Five Communication Issues Associated with Dynamic Line Rating
Communications have long been a complicating issue for Dynamic Line Rating (DLR) systems. Why? DLR systems include a series of sensors installed on carefully selected transmission line spans in order to collect conductor information.
Here are five common communications issues common to traditional dynamic line rating systems.
- Remote installation: Optimizing a dynamic line rating system may require monitoring devices be installed on spans in remote locations and away from existing communication infrastructure, such as in unpopulated areas. In this situation, devices dependent on cellular data modems are impractical.
- Solar-charging: Some monitoring devices communicate through a battery-powered radio charged via solar panels. A few days of cloudy or stormy weather, snow buildup, or even bird droppings can interfere with proper charging. As dynamic line rating requires continuous data feeds, the result is data dropout and compromised dynamic line rating system operation.
- Improper Installation: Radio systems require proper antenna positioning and alignment. Improper installation can result in data dropout.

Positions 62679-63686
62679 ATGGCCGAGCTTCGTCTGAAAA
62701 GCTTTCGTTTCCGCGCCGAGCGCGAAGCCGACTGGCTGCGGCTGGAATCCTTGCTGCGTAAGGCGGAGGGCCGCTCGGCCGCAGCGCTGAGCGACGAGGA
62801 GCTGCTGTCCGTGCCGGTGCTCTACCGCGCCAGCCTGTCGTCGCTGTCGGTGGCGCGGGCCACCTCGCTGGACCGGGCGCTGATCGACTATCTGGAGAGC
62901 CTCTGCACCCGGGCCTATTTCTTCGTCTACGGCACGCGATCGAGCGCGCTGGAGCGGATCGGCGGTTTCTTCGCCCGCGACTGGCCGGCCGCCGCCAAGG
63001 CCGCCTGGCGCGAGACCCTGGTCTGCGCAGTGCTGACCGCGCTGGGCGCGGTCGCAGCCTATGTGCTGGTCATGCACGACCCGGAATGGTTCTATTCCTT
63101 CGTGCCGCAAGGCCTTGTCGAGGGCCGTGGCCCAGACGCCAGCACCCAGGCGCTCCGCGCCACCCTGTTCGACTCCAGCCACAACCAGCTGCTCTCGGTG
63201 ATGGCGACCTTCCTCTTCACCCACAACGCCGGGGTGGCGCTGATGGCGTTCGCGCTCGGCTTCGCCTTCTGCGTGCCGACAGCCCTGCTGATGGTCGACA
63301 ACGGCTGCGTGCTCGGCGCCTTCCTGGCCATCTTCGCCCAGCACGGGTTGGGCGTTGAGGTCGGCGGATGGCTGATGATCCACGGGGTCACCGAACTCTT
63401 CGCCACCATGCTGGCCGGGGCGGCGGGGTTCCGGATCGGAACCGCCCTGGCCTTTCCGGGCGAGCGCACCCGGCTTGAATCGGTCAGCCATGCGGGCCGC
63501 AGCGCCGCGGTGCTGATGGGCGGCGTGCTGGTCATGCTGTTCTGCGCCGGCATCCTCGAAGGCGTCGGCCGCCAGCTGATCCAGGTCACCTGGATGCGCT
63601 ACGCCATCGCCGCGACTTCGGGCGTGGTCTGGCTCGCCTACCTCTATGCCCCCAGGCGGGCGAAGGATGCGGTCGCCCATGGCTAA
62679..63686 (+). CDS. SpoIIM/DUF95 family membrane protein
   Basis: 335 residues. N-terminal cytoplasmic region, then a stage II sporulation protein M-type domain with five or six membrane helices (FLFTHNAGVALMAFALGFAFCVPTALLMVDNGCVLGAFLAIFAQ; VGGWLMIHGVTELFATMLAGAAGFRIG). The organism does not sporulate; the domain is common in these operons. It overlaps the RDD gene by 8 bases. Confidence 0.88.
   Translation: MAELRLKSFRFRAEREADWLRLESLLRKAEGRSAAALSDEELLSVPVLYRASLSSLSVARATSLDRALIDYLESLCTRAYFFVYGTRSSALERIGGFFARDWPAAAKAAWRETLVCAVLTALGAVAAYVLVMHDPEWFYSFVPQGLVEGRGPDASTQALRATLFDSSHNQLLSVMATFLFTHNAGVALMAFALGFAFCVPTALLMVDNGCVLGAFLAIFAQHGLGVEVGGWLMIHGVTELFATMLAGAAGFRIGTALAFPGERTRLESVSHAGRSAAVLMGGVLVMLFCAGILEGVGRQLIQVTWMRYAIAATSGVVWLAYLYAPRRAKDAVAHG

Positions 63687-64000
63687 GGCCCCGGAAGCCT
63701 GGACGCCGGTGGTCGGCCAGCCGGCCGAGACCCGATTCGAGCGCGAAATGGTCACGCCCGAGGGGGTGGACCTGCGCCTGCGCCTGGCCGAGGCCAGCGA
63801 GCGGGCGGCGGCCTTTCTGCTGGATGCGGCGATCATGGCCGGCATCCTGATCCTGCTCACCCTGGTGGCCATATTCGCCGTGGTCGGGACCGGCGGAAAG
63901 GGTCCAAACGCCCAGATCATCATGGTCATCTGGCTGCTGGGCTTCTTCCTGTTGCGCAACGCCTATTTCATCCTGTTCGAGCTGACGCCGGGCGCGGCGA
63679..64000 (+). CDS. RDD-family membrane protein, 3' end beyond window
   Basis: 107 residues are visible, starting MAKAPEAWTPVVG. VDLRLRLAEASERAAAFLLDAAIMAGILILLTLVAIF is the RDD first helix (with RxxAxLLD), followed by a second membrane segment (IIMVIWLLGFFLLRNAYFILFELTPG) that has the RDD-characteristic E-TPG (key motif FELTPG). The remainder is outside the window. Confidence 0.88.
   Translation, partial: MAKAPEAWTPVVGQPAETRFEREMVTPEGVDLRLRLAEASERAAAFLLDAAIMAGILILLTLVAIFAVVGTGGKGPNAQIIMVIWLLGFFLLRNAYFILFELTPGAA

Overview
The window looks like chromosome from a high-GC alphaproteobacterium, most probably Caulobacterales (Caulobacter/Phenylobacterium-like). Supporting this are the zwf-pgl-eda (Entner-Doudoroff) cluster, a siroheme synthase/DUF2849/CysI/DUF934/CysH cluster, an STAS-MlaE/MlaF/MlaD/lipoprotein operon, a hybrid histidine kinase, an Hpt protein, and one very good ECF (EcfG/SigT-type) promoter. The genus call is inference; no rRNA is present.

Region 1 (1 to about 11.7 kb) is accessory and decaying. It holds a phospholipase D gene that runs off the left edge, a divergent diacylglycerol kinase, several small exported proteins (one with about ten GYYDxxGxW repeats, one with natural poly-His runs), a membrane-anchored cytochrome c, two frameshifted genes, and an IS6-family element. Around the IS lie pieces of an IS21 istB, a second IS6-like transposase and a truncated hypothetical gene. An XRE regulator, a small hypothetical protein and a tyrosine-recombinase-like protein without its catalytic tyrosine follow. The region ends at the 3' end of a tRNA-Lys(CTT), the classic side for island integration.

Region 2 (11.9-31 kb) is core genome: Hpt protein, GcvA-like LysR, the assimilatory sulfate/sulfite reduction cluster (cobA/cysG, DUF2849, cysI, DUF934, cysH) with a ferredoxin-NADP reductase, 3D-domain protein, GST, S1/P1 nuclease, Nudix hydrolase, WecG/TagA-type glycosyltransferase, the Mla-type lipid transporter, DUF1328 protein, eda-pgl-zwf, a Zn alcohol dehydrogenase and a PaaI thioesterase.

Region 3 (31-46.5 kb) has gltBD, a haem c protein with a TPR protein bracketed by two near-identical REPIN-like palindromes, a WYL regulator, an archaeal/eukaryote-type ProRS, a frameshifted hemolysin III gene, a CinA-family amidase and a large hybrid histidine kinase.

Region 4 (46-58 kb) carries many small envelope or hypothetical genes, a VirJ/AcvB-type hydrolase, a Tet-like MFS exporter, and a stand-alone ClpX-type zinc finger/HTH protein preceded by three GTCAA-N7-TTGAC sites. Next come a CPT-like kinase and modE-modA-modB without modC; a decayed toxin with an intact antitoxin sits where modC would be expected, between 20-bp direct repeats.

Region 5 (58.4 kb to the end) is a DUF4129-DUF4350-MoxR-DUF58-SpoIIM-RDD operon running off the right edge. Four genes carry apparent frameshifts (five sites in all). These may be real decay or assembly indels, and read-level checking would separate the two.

- Excess Complexity: Costly repeater radios may be required increasing system complexity and maintenance requirements. Some systems require the antenna to be installed above the static line, making installation particularly critical so as not to interfere with the transmission line itself.
- Cost: Microwave communication is not practical due to the size, cost, and power requirements of the equipment.
To address and eliminate these concerns, the self-powered sensors used in Lindsey’s SMARTINE next generation dynamic line rating system are available with an Iridium satellite radio communication option. This provides a direct data path from the sensor to the satellite, and from there to the SMARTLINE dynamic line rating software via secure cloud-based communications.
The advantages of this approach?
- The sensors are able to communicate the monitored data from any transmission span, regardless of location.
- No additional communication infrastructure or equipment is required.
- They are secure. The radio is built-in to the sensor and transmits only non-operational measured data (conductor temperature, line power, clearance-to-ground, and conductor vibration) directly to the dynamic line rating software.
- The self-powered sensors eliminate the need for remote power sources.
To talk about how Lindsey’s next generation dynamic line rating system and satellite communications can address your transmission line rating concerns, contact Lindsey.